More articles from Life Sciences:

nachricht Fingerprint' technique spots frog populations at risk from pollution
27.03.2017 | Lancaster University

nachricht Parallel computation provides deeper insight into brain function
27.03.2017 | Okinawa Institute of Science and Technology (OIST) Graduate University

All articles from Life Sciences >>>

The most recent press releases about innovation >>>

Die letzten 5 Focus-News des innovations-reports im Überblick:

Im Focus: Giant Magnetic Fields in the Universe

Astronomers from Bonn and Tautenburg in Thuringia (Germany) used the 100-m radio telescope at Effelsberg to observe several galaxy clusters. At the edges of these large accumulations of dark matter, stellar systems (galaxies), hot gas, and charged particles, they found magnetic fields that are exceptionally ordered over distances of many million light years. This makes them the most extended magnetic fields in the universe known so far.

The results will be published on March 22 in the journal „Astronomy & Astrophysics“.

Galaxy clusters are the largest gravitationally bound structures in the universe. With a typical extent of about 10 million light years, i.e. 100 times the...

Im Focus: Tracing down linear ubiquitination

Researchers at the Goethe University Frankfurt, together with partners from the University of Tübingen in Germany and Queen Mary University as well as Francis Crick Institute from London (UK) have developed a novel technology to decipher the secret ubiquitin code.

Ubiquitin is a small protein that can be linked to other cellular proteins, thereby controlling and modulating their functions. The attachment occurs in many...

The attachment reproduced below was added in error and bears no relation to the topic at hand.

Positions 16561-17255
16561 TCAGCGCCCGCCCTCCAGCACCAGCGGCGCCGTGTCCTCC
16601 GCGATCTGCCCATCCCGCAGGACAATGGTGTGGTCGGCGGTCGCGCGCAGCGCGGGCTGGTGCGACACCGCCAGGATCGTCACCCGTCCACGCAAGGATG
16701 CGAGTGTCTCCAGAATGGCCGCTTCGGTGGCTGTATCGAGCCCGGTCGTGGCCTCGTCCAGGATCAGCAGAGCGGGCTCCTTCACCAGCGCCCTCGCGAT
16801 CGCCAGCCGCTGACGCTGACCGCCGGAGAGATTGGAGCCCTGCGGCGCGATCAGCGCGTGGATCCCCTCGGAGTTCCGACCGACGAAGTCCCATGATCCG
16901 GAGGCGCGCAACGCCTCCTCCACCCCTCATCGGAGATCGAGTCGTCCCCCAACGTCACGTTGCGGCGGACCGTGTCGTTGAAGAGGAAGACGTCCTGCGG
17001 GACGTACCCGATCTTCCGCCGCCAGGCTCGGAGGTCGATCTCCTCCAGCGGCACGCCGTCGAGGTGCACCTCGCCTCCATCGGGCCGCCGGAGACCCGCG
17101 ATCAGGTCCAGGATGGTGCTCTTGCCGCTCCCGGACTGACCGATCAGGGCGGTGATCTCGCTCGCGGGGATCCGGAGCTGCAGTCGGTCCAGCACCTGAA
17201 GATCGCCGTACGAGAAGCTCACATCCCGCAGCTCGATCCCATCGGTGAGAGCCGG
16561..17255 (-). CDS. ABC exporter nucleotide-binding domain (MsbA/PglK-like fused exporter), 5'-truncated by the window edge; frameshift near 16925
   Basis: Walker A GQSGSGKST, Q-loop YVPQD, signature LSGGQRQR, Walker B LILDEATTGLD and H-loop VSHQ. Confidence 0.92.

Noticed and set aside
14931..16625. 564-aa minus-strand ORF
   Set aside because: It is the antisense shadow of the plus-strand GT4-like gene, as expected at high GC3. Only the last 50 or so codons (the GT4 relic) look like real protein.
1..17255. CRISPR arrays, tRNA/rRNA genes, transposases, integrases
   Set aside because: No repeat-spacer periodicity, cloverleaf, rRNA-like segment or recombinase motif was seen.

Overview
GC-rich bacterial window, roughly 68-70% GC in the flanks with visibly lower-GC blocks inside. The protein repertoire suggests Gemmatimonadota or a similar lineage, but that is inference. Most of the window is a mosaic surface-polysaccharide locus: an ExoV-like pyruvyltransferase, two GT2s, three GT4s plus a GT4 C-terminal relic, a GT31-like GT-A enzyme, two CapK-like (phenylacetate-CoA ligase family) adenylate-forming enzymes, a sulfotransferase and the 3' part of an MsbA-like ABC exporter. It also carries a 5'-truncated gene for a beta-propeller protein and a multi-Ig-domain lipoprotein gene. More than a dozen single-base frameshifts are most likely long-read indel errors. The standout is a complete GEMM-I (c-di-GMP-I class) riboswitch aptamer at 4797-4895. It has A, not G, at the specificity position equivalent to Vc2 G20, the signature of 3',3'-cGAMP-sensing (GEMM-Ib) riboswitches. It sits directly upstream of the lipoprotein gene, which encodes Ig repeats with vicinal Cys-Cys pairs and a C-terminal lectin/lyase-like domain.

Im Focus: Perovskite edges can be tuned for optoelectronic performance

Layered 2D material improves efficiency for solar cells and LEDs

In the eternal search for next generation high-efficiency solar cells and LEDs, scientists at Los Alamos National Laboratory and their partners are creating...

Im Focus: Polymer-coated silicon nanosheets as alternative to graphene: A perfect team for nanoelectronics

Silicon nanosheets are thin, two-dimensional layers with exceptional optoelectronic properties very similar to those of graphene. Albeit, the nanosheets are less stable. Now researchers at the Technical University of Munich (TUM) have, for the first time ever, produced a composite material combining silicon nanosheets and a polymer that is both UV-resistant and easy to process. This brings the scientists a significant step closer to industrial applications like flexible displays and photosensors.

Silicon nanosheets are thin, two-dimensional layers with exceptional optoelectronic properties very similar to those of graphene. Albeit, the nanosheets are...

Im Focus: Researchers Imitate Molecular Crowding in Cells

Enzymes behave differently in a test tube compared with the molecular scrum of a living cell. Chemists from the University of Basel have now been able to simulate these confined natural conditions in artificial vesicles for the first time. As reported in the academic journal Small, the results are offering better insight into the development of nanoreactors and artificial organelles.

Enzymes behave differently in a test tube compared with the molecular scrum of a living cell. Chemists from the University of Basel have now been able to...

All Focus news of the innovation-report >>>

Anzeige

Anzeige

Event News

International Land Use Symposium ILUS 2017: Call for Abstracts and Registration open

20.03.2017 | Event News

CONNECT 2017: International congress on connective tissue

14.03.2017 | Event News

ICTM Conference: Turbine Construction between Big Data and Additive Manufacturing

07.03.2017 | Event News

 
Latest News

Northern oceans pumped CO2 into the atmosphere

27.03.2017 | Earth Sciences

Fingerprint' technique spots frog populations at risk from pollution

27.03.2017 | Life Sciences

Big data approach to predict protein structure

27.03.2017 | Life Sciences

VideoLinks
B2B-VideoLinks
More VideoLinks >>>